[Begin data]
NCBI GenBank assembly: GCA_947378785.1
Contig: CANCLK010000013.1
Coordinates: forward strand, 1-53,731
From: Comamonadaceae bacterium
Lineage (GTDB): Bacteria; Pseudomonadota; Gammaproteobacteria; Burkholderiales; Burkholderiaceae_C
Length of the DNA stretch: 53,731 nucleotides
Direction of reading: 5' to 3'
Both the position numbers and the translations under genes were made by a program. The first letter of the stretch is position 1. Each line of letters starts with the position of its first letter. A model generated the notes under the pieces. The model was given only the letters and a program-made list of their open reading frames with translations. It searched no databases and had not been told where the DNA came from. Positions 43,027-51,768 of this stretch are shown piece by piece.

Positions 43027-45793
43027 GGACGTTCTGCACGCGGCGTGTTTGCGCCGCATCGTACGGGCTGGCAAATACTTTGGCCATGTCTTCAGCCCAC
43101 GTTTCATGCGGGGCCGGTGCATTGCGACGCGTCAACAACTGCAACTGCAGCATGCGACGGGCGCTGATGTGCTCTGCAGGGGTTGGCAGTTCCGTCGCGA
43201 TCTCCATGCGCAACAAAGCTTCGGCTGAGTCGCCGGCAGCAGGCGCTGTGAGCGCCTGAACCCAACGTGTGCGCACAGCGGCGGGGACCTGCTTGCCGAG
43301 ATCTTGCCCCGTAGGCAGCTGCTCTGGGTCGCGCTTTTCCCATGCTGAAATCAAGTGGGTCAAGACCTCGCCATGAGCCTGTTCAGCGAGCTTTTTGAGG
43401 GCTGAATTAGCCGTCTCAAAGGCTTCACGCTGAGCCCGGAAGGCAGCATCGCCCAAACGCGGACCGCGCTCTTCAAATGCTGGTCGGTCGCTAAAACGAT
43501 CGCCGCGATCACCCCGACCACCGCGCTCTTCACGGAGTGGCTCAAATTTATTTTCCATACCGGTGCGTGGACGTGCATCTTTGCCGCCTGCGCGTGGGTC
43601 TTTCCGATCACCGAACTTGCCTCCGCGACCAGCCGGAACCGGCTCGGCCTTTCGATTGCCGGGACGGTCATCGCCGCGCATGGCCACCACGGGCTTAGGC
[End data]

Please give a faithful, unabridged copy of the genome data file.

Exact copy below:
NCBI GenBank assembly: GCA_947378785.1
Contig: CANCLK010000013.1
Coordinates: forward strand, 1-53,731
From: Comamonadaceae bacterium
Lineage (GTDB): Bacteria; Pseudomonadota; Gammaproteobacteria; Burkholderiales; Burkholderiaceae_C
Length of the DNA stretch: 53,731 nucleotides
Direction of reading: 5' to 3'
Both the position numbers and the translations under genes were made by a program. The first letter of the stretch is position 1. Each line of letters starts with the position of its first letter. A model generated the notes under the pieces. The model was given only the letters and a program-made list of their open reading frames with translations. It searched no databases and had not been told where the DNA came from. Positions 43,027-51,768 of this stretch are shown piece by piece.

Positions 43027-45793
43027 GGACGTTCTGCACGCGGCGTGTTTGCGCCGCATCGTACGGGCTGGCAAATACTTTGGCCATGTCTTCAGCCCAC
43101 GTTTCATGCGGGGCCGGTGCATTGCGACGCGTCAACAACTGCAACTGCAGCATGCGACGGGCGCTGATGTGCTCTGCAGGGGTTGGCAGTTCCGTCGCGA
43201 TCTCCATGCGCAACAAAGCTTCGGCTGAGTCGCCGGCAGCAGGCGCTGTGAGCGCCTGAACCCAACGTGTGCGCACAGCGGCGGGGACCTGCTTGCCGAG
43301 ATCTTGCCCCGTAGGCAGCTGCTCTGGGTCGCGCTTTTCCCATGCTGAAATCAAGTGGGTCAAGACCTCGCCATGAGCCTGTTCAGCGAGCTTTTTGAGG
43401 GCTGAATTAGCCGTCTCAAAGGCTTCACGCTGAGCCCGGAAGGCAGCATCGCCCAAACGCGGACCGCGCTCTTCAAATGCTGGTCGGTCGCTAAAACGAT
43501 CGCCGCGATCACCCCGACCACCGCGCTCTTCACGGAGTGGCTCAAATTTATTTTCCATACCGGTGCGTGGACGTGCATCTTTGCCGCCTGCGCGTGGGTC
43601 TTTCCGATCACCGAACTTGCCTCCGCGACCAGCCGGAACCGGCTCGGCCTTTCGATTGCCGGGACGGTCATCGCCGCGCATGGCCACCACGGGCTTAGGC